As did proportion, which boasted a conceptual lineage that harked back to the pre-Socratic period. The Rule of fifth-century BC Polyclitus had concerned itself with practical issues but was soon absorbed by Pythagorean ideology to buttress propositions like “The beautiful comes about, bit by bit, through numbers.” The Roman Vitruvius later wrote on proportion and symmetry, and his ideas were applied to Man’s anatomy by thinkers such as Vincent of Beauvais, who noted that “the face should be one tenth of the body.” With mathematics and aesthetics seemingly tied by the same knot, concepts such as the homo quadratus (squared man) became popular. Based on the theory of Macrobius who’d written that “The world is Man writ large and Man is the world writ small,” it connected the poetry of the imagination with mathematics with predictably febrile results. Numbers could have any significances pinned to them. Four was particularly fecund. It stood for cardinal points, phases of the moon, four letters to Adam, the “number of Man” (because the distance between the extended arms was the same as height), moral perfection, and the winds. Men engaged in moral perfection were even called “tetragonal” by the learned. The world was filled with references, reminders and overtones of divinity: the Lord was continually manifesting. Nature spoke (sometimes literally as in the case of Balaam’s ass [Num. 22:30] whose way was obstructed by an angel) and its language was God. Early Christianity used symbols out of necessity – mainly to avoid persecution – but once taken up such habits were hard to abandon: an analogy of essences spoke to most. The ostrich, for example, became a symbol of justice because the equality of its feathers suggested unity. The pelican, believed to nourish its brood on its own heart, became a symbol of Christ. This worldview is best summarised by John Scotus Eriugena who described the natural world as one great theophany.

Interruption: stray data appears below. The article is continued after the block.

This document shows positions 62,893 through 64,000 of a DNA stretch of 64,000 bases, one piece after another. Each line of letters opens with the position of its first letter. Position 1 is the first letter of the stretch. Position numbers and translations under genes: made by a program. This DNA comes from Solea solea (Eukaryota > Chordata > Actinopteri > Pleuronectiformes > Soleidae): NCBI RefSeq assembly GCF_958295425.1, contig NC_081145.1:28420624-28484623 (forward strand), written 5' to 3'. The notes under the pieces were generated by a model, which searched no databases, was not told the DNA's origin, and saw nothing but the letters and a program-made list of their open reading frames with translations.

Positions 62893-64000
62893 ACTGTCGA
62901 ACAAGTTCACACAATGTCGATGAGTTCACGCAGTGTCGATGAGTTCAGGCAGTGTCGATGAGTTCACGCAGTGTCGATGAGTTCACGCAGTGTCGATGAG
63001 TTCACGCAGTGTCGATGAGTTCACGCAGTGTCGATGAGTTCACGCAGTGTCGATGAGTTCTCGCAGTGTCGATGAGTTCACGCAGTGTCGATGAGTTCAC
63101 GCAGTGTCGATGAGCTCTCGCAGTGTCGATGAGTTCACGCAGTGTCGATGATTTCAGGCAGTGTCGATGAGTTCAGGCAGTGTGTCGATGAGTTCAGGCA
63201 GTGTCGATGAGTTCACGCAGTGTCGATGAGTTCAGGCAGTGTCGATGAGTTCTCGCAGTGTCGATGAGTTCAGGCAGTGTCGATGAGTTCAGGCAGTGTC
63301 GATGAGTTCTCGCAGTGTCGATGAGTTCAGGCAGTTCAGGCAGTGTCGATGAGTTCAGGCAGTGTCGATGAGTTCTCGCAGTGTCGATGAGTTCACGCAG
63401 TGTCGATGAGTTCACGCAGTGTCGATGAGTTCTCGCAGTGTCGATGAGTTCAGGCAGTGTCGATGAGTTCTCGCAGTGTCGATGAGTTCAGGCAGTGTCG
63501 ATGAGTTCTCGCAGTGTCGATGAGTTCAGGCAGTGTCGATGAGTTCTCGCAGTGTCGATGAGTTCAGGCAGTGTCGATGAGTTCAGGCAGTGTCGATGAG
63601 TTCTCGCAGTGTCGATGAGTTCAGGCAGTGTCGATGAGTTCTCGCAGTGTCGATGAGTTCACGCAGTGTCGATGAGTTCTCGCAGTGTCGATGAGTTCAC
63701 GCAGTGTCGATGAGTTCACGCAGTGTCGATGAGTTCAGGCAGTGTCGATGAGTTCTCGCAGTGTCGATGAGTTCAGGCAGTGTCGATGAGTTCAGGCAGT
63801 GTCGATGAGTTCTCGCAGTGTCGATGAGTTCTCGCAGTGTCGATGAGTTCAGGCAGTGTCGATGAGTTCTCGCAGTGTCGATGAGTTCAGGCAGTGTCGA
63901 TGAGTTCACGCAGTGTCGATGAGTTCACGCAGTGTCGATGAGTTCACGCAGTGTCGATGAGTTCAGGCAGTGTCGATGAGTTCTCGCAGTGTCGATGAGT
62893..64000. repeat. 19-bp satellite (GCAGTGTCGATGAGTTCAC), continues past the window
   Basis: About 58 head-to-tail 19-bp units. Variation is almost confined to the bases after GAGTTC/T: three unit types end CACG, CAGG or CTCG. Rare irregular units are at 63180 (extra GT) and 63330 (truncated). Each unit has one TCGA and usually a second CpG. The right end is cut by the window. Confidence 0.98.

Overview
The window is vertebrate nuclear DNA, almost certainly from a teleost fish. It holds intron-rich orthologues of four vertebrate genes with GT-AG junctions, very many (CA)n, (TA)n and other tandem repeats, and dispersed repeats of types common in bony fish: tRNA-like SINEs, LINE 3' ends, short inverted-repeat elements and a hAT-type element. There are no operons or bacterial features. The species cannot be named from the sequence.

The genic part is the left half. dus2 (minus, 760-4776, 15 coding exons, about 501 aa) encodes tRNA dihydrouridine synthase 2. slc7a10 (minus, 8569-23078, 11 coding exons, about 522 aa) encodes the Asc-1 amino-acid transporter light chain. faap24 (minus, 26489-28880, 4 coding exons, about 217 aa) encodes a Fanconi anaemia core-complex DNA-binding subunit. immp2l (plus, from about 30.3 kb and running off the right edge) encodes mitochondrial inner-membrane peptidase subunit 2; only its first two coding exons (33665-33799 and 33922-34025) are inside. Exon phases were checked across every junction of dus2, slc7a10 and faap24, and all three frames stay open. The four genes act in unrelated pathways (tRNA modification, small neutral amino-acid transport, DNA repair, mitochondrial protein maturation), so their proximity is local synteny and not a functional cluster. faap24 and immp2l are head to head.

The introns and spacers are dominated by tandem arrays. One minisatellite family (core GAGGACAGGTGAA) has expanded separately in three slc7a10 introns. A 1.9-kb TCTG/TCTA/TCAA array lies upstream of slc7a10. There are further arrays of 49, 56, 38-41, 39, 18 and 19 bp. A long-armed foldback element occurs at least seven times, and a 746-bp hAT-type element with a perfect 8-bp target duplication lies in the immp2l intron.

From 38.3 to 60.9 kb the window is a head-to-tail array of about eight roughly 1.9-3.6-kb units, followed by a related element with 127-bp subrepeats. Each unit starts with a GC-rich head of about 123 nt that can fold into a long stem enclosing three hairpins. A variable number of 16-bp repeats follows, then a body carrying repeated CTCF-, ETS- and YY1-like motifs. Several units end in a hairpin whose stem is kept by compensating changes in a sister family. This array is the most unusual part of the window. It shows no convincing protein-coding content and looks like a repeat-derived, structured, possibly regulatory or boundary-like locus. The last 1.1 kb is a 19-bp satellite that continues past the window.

This vision reached its climax in the cathedral, the highest artistic achievement of Medieval civilisation. Cathedrals were in many ways a surrogate for nature; nature organised in ways that were more true to the Christian vision; a world purged of distractions; a place where existence’s meaning could be distilled into encyclopaedias of stone. Symbols and stories might satisfy some but philosophers wanted to understand why and how beauty executed its effects. Vitello’s De Perspectiva distinguished between two kinds of perception. One “grasped visible forms,” the other required “not just sight but other acts of the soul.” In short, the Polish theologian evoked aesthetic appreciation i.e. a quick and complex interaction between the subject, object and the unstable sea of values attached to both.